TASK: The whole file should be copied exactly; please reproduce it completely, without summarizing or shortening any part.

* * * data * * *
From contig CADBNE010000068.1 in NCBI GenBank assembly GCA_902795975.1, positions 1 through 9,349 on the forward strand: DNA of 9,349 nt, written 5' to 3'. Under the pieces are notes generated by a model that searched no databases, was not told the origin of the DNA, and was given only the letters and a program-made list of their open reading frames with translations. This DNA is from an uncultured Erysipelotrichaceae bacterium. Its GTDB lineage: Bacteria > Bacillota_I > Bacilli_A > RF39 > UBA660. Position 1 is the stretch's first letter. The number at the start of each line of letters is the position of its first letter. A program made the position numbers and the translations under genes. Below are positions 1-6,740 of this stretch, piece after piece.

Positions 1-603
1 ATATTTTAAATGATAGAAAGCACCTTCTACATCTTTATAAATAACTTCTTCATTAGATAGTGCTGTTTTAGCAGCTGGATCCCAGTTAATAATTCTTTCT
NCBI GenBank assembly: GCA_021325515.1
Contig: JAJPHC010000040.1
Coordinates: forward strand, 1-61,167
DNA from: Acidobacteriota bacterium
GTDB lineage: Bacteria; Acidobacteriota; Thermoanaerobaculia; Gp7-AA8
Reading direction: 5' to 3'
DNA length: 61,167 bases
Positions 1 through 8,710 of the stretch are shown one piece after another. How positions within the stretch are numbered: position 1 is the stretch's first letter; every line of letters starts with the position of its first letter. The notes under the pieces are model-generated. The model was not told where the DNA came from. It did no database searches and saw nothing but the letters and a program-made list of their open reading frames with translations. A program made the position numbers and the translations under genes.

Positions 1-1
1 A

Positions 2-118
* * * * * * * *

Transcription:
From contig CADBNE010000068.1 in NCBI GenBank assembly GCA_902795975.1, positions 1 through 9,349 on the forward strand: DNA of 9,349 nt, written 5' to 3'. Under the pieces are notes generated by a model that searched no databases, was not told the origin of the DNA, and was given only the letters and a program-made list of their open reading frames with translations. This DNA is from an uncultured Erysipelotrichaceae bacterium. Its GTDB lineage: Bacteria > Bacillota_I > Bacilli_A > RF39 > UBA660. Position 1 is the stretch's first letter. The number at the start of each line of letters is the position of its first letter. A program made the position numbers and the translations under genes. Below are positions 1-6,740 of this stretch, piece after piece.

Positions 1-603
1 ATATTTTAAATGATAGAAAGCACCTTCTACATCTTTATAAATAACTTCTTCATTAGATAGTGCTGTTTTAGCAGCTGGATCCCAGTTAATAATTCTTTCT
NCBI GenBank assembly: GCA_021325515.1
Contig: JAJPHC010000040.1
Coordinates: forward strand, 1-61,167
DNA from: Acidobacteriota bacterium
GTDB lineage: Bacteria; Acidobacteriota; Thermoanaerobaculia; Gp7-AA8
Reading direction: 5' to 3'
DNA length: 61,167 bases
Positions 1 through 8,710 of the stretch are shown one piece after another. How positions within the stretch are numbered: position 1 is the stretch's first letter; every line of letters starts with the position of its first letter. The notes under the pieces are model-generated. The model was not told where the DNA came from. It did no database searches and saw nothing but the letters and a program-made list of their open reading frames with translations. A program made the position numbers and the translations under genes.

Positions 1-1
1 A

Positions 2-118